Japanese Natto / Nattou – Fermented Soybeans
After watching a video from one of my favorite youtubers ‘Ciaela‘ on nattō, I got so curious that a few months ago I decided to look for nattō. Now, mind you that nattō is not a known food at all in Malaysia, and before watching the video, I have never heard of nattō or seen it anywhere in KL but I decided to go look for it anyway. Strange that even studying at a Japanese school before, and studying Japanese for a couple of years before that, no one had ever mentioned nattō to me.
What is Nattō?
Nattō is a very popular Japanese food, typically eaten for breakfast and mostly for health reason. It is made from fermented soybeans with some bacterias in it which leaves it looking ooey gooey. There are a lot of claims, some unverified, that for health benefits nattō can help prevent sickness and improve your health. It can also help you lose weight!
So when I went to KL last December, I decided to go to 1Utama to search for it since that place is one of the popular place for Japanese related foods and items. I didn’t think I’d find it but when I went there, I was surprised to see how much 1Utama has changed – the food section and the market has been completely revamped/renovated and there are a lot more stuff now and yes, very Japanese oriented. True enough, when I was looking for this, I FOUND IT! Whoa. That was totally unexpected.
It was in the frozen section in the 1Utama market. There were a lot of nattō! I was very happy but my happiness did not last long when I picked one box up and read the ingredients.
Note to Muslims – If you’re interested in trying nattō, BE CAREFUL OF THE INGREDIENTS. That is because those packs that you see in the photo above contains ALCOHOL in all of them. How disappointing! Can’t the darn Japanese make their food WITHOUT alcohol?! With Japanese food, pork and alcohol are almost ALWAYS part of the ingredients. So for Muslims who can’t read Japanese, and the box has no translated ingredients, you’re screwed so better stay away from them.
Also, DO NOT believe the translated ingredients. When I checked at both AEON Kinta City Ipoh & AEON Station 18 Ipoh, they only listed the ingredient as ‘soybean’, but they did not list all the ingredients in it including ALCOHOL. So, please be careful if you don’t know how to read Japanese. Many foods will NOT list alcohol by the importer. Please blame the importer who is lazy to translate every single ingredient.
Please look for this kana in the ingredient: アルコール
Anyway. There’s actually hope. Rummaging in the freezer, scanning every boxes, I found this –
It’s the same pack as the one above but without the funky fat man face on it but instead there’s a little girl. The box read ‘furusato nattou’. When I picked it up, I had to smile. It’s a pack of nattō WITHOUT the alcohol! Awesome! It’s just a plain box of nattō and from the picture of the little girl, I assume that it’s made for kids. I get it now. So for the boxes above with a funky face of a fat man, that’s the ‘adult’ version of nattō which contains some added ingredients and alcohol but the kids one is just plain ol’ nattō.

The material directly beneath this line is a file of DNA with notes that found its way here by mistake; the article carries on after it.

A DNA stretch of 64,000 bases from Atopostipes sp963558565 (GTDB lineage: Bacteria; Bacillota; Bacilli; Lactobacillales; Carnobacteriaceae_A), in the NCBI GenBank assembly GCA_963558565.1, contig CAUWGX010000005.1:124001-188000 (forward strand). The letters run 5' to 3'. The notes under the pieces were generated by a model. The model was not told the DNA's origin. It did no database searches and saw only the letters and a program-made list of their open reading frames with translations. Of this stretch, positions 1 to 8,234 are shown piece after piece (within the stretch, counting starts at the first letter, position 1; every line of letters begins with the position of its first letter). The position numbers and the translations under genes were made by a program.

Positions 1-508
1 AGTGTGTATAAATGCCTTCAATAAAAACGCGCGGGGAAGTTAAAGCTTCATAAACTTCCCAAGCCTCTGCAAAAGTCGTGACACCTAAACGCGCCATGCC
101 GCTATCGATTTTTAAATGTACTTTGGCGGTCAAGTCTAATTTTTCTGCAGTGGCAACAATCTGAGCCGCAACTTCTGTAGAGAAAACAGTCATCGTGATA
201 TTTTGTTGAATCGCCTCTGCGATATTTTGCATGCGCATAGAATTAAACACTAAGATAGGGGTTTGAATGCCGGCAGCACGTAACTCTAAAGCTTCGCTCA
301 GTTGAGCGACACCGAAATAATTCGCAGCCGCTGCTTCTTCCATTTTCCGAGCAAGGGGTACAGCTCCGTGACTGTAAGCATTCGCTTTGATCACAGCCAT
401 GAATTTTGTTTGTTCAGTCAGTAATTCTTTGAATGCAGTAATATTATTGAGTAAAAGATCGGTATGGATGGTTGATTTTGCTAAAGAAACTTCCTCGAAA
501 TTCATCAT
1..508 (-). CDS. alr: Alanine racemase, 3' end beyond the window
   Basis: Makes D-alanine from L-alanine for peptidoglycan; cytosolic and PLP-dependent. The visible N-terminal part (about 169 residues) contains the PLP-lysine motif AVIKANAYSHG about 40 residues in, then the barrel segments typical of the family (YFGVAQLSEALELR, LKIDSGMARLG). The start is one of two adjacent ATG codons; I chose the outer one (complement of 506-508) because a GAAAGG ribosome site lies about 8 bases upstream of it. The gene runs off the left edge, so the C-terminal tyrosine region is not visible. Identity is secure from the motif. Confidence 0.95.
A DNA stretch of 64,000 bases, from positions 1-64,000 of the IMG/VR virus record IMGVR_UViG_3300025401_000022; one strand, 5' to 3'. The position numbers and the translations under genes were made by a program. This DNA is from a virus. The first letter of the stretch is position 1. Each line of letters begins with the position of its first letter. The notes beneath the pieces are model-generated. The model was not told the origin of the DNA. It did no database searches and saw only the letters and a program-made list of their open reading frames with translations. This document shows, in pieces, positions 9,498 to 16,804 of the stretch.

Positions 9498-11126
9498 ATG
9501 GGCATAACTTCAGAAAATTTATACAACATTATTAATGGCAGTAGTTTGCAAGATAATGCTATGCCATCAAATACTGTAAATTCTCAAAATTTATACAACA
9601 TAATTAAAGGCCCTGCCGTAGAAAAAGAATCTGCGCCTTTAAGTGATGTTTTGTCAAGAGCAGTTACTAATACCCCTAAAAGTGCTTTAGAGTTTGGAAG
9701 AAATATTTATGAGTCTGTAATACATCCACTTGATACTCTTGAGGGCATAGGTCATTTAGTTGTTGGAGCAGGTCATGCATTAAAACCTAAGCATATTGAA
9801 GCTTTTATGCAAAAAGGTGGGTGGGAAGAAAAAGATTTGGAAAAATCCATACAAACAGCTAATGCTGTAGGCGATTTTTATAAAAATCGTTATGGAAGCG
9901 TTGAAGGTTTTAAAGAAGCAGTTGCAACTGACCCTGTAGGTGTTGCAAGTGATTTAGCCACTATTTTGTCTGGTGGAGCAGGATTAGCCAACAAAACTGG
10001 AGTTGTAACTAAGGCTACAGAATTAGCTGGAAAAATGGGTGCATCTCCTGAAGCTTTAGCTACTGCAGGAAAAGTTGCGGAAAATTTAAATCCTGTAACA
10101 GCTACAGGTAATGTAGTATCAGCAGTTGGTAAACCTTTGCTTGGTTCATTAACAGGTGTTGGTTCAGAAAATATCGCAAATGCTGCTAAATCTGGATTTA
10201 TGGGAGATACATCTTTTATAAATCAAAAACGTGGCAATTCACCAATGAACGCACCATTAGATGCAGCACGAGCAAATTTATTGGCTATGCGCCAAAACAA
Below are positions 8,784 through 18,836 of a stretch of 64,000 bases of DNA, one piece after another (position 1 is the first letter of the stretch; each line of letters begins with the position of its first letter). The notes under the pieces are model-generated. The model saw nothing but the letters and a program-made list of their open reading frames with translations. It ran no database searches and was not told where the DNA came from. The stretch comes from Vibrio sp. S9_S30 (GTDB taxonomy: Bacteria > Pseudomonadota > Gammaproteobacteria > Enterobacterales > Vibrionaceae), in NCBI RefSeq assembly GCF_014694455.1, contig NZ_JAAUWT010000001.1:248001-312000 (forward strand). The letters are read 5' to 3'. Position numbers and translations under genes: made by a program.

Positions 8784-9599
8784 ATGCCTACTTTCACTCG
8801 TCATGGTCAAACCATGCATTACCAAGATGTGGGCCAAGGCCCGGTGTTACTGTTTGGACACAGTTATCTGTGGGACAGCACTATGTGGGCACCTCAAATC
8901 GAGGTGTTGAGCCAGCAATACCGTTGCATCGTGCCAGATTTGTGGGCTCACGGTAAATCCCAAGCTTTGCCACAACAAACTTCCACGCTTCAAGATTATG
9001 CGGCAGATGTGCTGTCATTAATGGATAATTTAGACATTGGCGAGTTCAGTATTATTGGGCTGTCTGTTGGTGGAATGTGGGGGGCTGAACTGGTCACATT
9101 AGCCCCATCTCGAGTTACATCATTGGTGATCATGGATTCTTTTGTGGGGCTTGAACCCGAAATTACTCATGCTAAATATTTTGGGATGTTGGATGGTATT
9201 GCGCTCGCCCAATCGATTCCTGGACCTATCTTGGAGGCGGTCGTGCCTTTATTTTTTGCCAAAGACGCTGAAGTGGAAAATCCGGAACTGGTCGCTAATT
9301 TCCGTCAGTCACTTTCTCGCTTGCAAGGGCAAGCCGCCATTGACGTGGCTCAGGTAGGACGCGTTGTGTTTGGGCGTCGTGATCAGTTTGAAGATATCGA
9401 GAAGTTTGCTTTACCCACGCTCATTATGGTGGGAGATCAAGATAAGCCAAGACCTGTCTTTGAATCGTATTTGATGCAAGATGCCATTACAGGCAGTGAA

I had to buy it. Unfortunately, it was THE ONLY box of nattō with an image of little girl on it. It was the last one. I forgot how much it cost but it was like than RM5 at that time. So later that night, I decided to eat it. I had some leftover chicken rice from my mom, and I heard it’s best to eat nattō with rice so yeah, I decided to try and put two and two together.
The pack contains 3 mini boxes of nattō. When you first open the box, phew. The stench of nattō will fill up your room. It smelled like feet, ammonia, pungent cheese and strong bad coffee all mixed together. It was a weird smell, and very strong. From reviews on youtube, almost all of them described the nattō to have a smell of feet but for mine, it had strong bad coffee smell. It comes with a pack of soy sauce and mustard.
The texture of the nattō is like snot when you have a flu. Yes, like your own yucky green mucus that you blow from your nose or hack out of your throat when you’re sick. It’s very sticky, gooey but it’s actually a cool thing. I had fun mixing it around then stretching it up. If you want to see what I mean, I’ll post a video from Ciaela at the end of this post.
Alright, the taste. It’s actually not that bad, surprisingly. I was sort of terrified to eat it, because many described the yucky taste and would throw up after a spoonful of nattō but I didn’t find it that disgusting. Maybe because mine is meant for kids, so it’s like a mild version? I bet it’s different with the adult version. I didn’t throw up or anything. It had like a strong bitter taste, slightly salty but with a hint of nutty-ness and of course beans. Unfortunately, with my Malaysian palate, my tolerance for the pungent-cheese smell and taste didn’t last long. I had to surrender after about 5 bites or so. Eating it with my chicken rice did not do any good. The bitter taste was getting stronger with each bite and chew and it overpowered the strong yummy taste of my spiced chicken (I ought to do a review on that). It did leave a bad aftertaste in my mouth.
Since I was staying at a hotel at that time, boy, did it fill up the whole room with a bad nattō smell for the rest of the night.
But yes, I survived nattō. However I feel the urge to give it another try again, if only I could find the mild kids version. Surprisingly, I found nattō in Ipoh a few weeks ago at the new Aeon Station 18 but it was the fat man adult version that contains alcohol. Oh well.
Before I end this entry, here’s the video from Ciaela that I watched that introduced me to natto.